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Why the University of New England Changed Its Ebook Acquisition Strategy
The private institution used a combination of demand-driven acquisition models to increase usage, reduce cost per use and build an ebook collection tailored to its unique community.
By Alison Roth
Home to the only medical and dental schools in the state of Maine, the University of New England (UNE) serves a unique need that stretches far beyond the northeastern United States. This private institution attracts students and scholars from around the world to its 25+ health-science programs, including pharmacy, social work and nursing. UNE also offers graduate and undergraduate programs in life sciences, business, education, humanities and more.
Like many universities, UNE has worked tirelessly to adapt to today’s global and virtual professional world. Although the school has two physical campuses in Maine, nearly half of its students are enrolled in online degree or certificate programs, and more than 50 percent are off-campus at any given time, often due to clinical rotations.
“Because of our non-traditional campus environment, UNE was an early adopter of digital library resources,” said Stew MacLehose, Associate Dean of Library Services for UNE. A librarian at the university since 1999, he’s been instrumental in building an ebook collection that continually evolves with the changing needs of the student and faculty community.
Two Campuses, One Library, Millions of Resources
The UNE library serves a population of more than 8,200 students – 71 percent of them enrolled in Master’s, Doctoral or Post-Baccalaureate programs. MacLehose is responsible for maintaining the UNE library’s electronic resources and leads the team that makes collection development decisions and responds to student and faculty requests for electronic resources.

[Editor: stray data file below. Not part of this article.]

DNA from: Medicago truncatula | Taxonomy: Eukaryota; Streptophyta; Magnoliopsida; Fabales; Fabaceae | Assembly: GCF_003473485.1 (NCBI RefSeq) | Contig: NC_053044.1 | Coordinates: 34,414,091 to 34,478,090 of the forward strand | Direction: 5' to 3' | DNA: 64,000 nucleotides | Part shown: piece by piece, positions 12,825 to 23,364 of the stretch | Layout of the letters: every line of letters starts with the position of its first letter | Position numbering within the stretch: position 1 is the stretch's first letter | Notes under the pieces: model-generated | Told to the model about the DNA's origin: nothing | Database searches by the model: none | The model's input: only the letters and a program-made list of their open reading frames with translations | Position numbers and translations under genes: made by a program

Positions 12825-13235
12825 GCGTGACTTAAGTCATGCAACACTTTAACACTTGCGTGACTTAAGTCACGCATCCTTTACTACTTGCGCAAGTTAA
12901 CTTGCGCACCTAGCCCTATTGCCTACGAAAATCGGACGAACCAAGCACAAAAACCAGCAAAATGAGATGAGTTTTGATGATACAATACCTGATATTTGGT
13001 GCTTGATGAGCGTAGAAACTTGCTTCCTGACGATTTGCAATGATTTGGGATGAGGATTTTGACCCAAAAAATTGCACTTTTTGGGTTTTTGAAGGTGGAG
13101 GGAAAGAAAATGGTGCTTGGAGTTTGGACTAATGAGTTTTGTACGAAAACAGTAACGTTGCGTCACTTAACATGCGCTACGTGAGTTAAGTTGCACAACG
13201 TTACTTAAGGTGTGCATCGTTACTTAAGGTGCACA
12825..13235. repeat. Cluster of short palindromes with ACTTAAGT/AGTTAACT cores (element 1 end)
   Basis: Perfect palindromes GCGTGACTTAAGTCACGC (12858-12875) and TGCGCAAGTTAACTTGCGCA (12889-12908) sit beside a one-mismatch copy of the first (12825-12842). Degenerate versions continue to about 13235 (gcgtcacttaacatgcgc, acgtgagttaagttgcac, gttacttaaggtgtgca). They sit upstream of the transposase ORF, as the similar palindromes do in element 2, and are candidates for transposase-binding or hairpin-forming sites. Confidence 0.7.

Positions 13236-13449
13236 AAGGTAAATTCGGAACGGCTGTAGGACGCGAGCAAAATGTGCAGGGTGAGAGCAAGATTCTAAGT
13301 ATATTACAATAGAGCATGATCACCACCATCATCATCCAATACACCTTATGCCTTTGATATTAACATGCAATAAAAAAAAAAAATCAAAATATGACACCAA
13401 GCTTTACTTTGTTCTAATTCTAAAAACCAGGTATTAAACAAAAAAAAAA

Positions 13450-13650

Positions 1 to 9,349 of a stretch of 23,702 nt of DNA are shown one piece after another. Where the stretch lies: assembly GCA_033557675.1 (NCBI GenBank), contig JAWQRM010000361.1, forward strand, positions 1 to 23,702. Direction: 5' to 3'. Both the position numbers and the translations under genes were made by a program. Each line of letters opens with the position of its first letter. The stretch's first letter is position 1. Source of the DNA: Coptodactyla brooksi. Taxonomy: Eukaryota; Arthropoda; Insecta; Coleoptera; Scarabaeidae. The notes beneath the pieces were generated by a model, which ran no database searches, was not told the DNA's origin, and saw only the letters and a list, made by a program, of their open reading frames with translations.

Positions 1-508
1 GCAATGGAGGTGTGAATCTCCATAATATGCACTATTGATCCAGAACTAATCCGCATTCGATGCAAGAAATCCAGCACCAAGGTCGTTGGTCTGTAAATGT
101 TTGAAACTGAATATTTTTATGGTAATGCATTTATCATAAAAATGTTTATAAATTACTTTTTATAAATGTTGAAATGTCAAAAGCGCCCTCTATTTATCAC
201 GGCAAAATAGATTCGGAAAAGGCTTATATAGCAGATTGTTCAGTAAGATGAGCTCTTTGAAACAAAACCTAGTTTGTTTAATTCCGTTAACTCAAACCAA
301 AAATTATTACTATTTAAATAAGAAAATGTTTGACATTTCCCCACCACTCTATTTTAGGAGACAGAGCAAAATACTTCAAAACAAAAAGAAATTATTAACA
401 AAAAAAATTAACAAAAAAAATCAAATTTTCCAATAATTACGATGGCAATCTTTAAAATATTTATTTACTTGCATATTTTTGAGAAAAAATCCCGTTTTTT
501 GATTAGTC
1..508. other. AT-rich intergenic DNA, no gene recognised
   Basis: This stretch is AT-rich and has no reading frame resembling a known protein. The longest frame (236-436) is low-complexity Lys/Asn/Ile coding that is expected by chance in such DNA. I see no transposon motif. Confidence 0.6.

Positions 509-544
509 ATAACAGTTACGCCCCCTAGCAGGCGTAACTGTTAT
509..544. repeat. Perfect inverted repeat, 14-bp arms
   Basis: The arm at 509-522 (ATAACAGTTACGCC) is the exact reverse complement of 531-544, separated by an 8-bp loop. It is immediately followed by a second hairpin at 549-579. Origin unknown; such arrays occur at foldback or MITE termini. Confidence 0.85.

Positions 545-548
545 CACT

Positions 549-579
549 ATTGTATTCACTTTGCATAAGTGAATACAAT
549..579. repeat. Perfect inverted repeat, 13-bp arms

For his institution, “access is more important than ownership,” MacLehose said. His library owns just over 1,000 ebook titles from ProQuest, but students and faculty have continuous access to more than 1.3 million electronic resources, including ebooks, journals and streaming video.
Why UNE Changed its Acquisition Strategy
The library uses ProQuest’s Ebook Central platform (in addition to other ebook vendors), which offers a variety of acquisition models that enable not only broad access, but the ability to make smart, well-informed purchase decisions based on usage.
Over the past few years, the UNE library has been on a journey to tailor its acquisition strategy to one that best serves its patron community and its budget. A customer of ProQuest ebooks since 2012, the library acquires titles through a combination of subscription, firm orders, DDA, STL – and, most recently – ATO.
ATO, launched by ProQuest in 2016, enables libraries to grow their ebook collections by applying spend on loans toward perpetual purchases, so the money they spend on loans goes toward ownership rather than just on access.
UNE found that ATO-triggered purchases were significantly more affordable than other acquisition models they were using, enabling them to optimize their budget and provide their patrons with access to more titles.
A Combination of Access Models Lead to Better ROI
The key value of DDA is ensuring libraries purchase ebooks that are truly used – not only at the point of purchase, but in the months and years following. Like many libraries, UNE has found that they are able to produce the best return on investment by incorporating a combination of access models
In analyzing two years of post-purchase usage data across UNE’s acquisition models, the library found:
100 percent of titles purchased through DDA/STL and ATO were used at least once within 24 months.
ATO-acquired ebooks were purchased fastest, with an average 50-day purchase trigger versus a 90-day trigger for books acquired through DDA/STL.
Key ATO titles had the most repeat use, resulting in an overall lower cost-per-use value (see chart above).
In addition, ATO and DDA/STL have benefited the library qualitatively. With its automatic triggers and customizable settings, librarians can now trust Ebook Central to do the work.
“We don’t use approval plans – we just let it go so we can focus on other things, and the day-to-day management is substantially less,” MacLehose said, and added, “we don’t differentiate in our catalogs between titles we own or titles that are available. The best feedback we have is that people don’t notice it – it’s seamless.”
Get more information on Ebook Central and its flexible acquisition models.
Alison Roth is the lead business blogger at ProQuest. A former journalist, she enjoys AP style, direct quotes and a good Oxford Comma debate. She was inspired to become a writer many years ago by Miami Herald columnist Dave Barry, and is still influenced by his style to this day. You can follow Alison on Instagram at @five_speed_